The Organization of American States, overriding U.S. objections, capped several hours of closed-door debate early this morning by voting, 17 to 0, to approve a resolution recognizing Argentine sovereignty over the Falkland Islands and calling on Britain to "cease immediately" hostilities in the South Atlantic.

The United States, Chile, Colombia and Trinidad abstained on the final vote.

The United States had been fighting an uphill battle through the night to dissuade the OAS from adopting the resolution, whose overtly pro-Argentine language is regarded by U.S. officials as harmful to American efforts to mediate the Falklands dispute.

The final vote was delayed while the U.S. delegation sought to eliminate or water down language that the United States argued would be unacceptable to Britain.

Specifically, the United States objected to sections of the resolution that recognize Argentina's "right of sovereignty" over the disputed islands, that "deplore" the action of Britain's European Economic Community partners in imposing sanctions against Argentina and that, in the U.S. view, call on Britain to make a greater show of good faith than is asked of Argentina.

Removal of these provisions would have brought the resolution into conformity with the appeal Monday by Secretary of State Alexander M. Haig Jr. for pursuing a solution based on a cease-fire, removal of Argentine occupation forces from the Falklands and negotiations for a settlement of the islands' future status.

However, that would have been unacceptable to Argentina, which wants the other Latin American countries to make a show of solidarity with its cause to help counter backing given to Britain in the United Nations and elsewhere.

For that reason, the U.S. effort to make the resolution more even-handed was preordained to failure, and the vote to produce produced support for Argentina by 17 of the 21 OAS members eligible to vote.

The United States, Colombia, Chile and Trinidad had been the only nations regarded certain to abstain or vote against the resolution.

Colombia, involved in territorial disputes with neighboring countries, has objected to Argentina's occupying the Falklands by force; Chile is engaged in a tense dispute with Argentina over possession of some islands in the Beagle Channel, and Trinidad has argued that the Argentine action ignores the wishes of the people in the Falklands.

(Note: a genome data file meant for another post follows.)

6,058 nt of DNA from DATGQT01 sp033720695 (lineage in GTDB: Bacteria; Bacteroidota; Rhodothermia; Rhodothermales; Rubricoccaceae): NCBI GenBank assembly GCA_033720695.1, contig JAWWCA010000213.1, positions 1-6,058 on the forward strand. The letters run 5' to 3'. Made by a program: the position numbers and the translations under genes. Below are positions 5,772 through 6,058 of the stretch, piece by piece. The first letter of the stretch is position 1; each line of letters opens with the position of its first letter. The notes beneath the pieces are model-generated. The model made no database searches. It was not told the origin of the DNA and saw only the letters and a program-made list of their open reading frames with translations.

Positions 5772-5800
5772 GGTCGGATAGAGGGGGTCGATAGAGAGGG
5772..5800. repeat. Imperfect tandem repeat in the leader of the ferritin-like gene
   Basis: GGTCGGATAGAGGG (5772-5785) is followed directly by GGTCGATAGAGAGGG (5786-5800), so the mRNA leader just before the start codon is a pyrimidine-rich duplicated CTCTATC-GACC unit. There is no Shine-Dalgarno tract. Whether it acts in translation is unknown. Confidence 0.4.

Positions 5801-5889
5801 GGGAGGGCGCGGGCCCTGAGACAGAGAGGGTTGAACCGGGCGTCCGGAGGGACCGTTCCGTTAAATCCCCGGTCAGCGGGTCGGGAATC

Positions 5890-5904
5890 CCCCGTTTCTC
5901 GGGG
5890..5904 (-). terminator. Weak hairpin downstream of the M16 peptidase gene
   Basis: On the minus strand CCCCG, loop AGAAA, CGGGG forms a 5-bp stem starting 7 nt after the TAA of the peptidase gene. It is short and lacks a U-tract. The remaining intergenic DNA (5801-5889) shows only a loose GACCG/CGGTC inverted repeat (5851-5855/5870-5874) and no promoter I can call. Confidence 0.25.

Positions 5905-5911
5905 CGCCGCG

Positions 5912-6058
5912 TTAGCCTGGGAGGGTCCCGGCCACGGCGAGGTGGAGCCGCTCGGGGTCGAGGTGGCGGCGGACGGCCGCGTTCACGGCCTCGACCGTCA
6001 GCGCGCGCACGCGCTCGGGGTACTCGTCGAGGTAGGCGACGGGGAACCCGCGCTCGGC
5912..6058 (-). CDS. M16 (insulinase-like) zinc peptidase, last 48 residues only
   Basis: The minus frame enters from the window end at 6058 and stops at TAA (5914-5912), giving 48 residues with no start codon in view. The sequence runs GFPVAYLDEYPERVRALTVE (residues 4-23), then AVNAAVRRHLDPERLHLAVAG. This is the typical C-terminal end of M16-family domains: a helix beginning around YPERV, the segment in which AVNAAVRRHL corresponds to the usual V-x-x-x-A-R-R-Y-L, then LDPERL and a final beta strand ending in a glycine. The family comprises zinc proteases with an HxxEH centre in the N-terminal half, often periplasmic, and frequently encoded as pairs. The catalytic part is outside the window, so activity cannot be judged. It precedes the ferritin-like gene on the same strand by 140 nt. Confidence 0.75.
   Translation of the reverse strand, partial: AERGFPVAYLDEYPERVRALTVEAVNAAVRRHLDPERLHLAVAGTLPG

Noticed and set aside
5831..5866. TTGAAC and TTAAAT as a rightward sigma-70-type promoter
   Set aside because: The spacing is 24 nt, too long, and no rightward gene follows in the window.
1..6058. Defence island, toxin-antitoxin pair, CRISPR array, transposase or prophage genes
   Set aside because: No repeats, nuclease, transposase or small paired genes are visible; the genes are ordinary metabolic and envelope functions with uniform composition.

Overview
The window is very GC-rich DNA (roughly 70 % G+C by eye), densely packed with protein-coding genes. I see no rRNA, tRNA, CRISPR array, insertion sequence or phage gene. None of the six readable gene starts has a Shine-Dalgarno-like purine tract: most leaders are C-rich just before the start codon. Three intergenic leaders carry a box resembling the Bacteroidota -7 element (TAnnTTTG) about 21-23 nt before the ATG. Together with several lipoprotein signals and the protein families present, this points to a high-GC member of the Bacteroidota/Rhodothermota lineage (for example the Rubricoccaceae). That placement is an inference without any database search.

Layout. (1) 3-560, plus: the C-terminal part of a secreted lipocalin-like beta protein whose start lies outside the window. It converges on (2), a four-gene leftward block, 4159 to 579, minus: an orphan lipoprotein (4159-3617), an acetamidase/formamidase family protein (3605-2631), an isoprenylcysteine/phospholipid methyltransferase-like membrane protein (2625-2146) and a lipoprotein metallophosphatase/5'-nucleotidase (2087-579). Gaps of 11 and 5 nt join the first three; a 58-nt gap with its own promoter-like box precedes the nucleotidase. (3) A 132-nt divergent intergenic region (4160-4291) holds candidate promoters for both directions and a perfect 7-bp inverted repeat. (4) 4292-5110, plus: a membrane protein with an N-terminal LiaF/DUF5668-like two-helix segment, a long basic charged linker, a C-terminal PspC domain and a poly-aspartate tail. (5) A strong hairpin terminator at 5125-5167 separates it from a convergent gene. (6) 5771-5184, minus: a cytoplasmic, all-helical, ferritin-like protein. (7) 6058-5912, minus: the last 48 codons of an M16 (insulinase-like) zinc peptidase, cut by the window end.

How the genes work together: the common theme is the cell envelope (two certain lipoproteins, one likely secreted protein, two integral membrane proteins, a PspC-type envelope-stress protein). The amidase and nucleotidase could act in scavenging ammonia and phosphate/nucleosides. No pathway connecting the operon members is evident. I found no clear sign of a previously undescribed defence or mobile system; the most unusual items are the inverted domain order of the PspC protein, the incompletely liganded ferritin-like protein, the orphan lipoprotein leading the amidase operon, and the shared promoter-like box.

Even in its final form, the resolution amounts only to a show of moral support, and contains no call for OAS members to take economic, diplomatic or military action against Britain under the 1947 Rio treaty of reciprocal hemispheric assistance. It calls on both sides to refrain from further hostile actions, and urges full implementation of a U.S.-backed U.N. Security Council resolution calling for cessation of hostilities, negotiations and Argentina's withdrawal from the islands it invaded April 2.

Although Argentina invoked the Rio treaty to call the OAS meeting into session, it refrained from asking for specific steps because it was clear that other Latin American countries would not offer anything other than rhetorical backing.

Since the meeting began yesterday an almost unbroken procession of Latin foreign ministers and ambassadors has proclaimed that the sympathies of their governments are with Argentina.

These included Nicaragua, whose revolutionary government has charged that the United States is trying to destabilize it with a covert action program that allegedly includes plans for training of anti-government insurgents by agents of Argentina's rightist military regime.

Nicaraguan Foreign Minister Miguel D'Escoto, in an apparent reference to his country's dispute with Washington, said, "Nicaragua understands perfectly how painful this type of situation is because the sister republic of Argentina is not the only country which suffers it."

D'Escoto also charged that the Rio treaty "has in the recent and painful past been used as an instrument of aggression against the other peoples of the Americas."

That was a reference to the fact that, under U.S. prodding, the treaty was used in the 1950s and 1960s to take actions against communist Cuba and leftist forces in Guatemala and the Dominican Republic.

At one point, Argentine Foreign Minister Nicanor Costa Mendez interrupted the meeting to say that his government had information that British forces might attack the Falklands within the next 24 to 48 hours.

He gave no further information to back up his charge and, despite his plea for urgent action, the meeting continued through the night as U.S. delegates wrangled with their Latin counterparts over the wording of the resolution.

As originally offered by a group of Latin American countries, it calls for a cease-fire, with Britain withdrawing its naval forces from the vicinity of the Western Hemisphere; implementation by international organizations of all applicable resolutions, including the U.N. Security Council's call for Argentine forces to quit the islands, and continuing peace negotiations.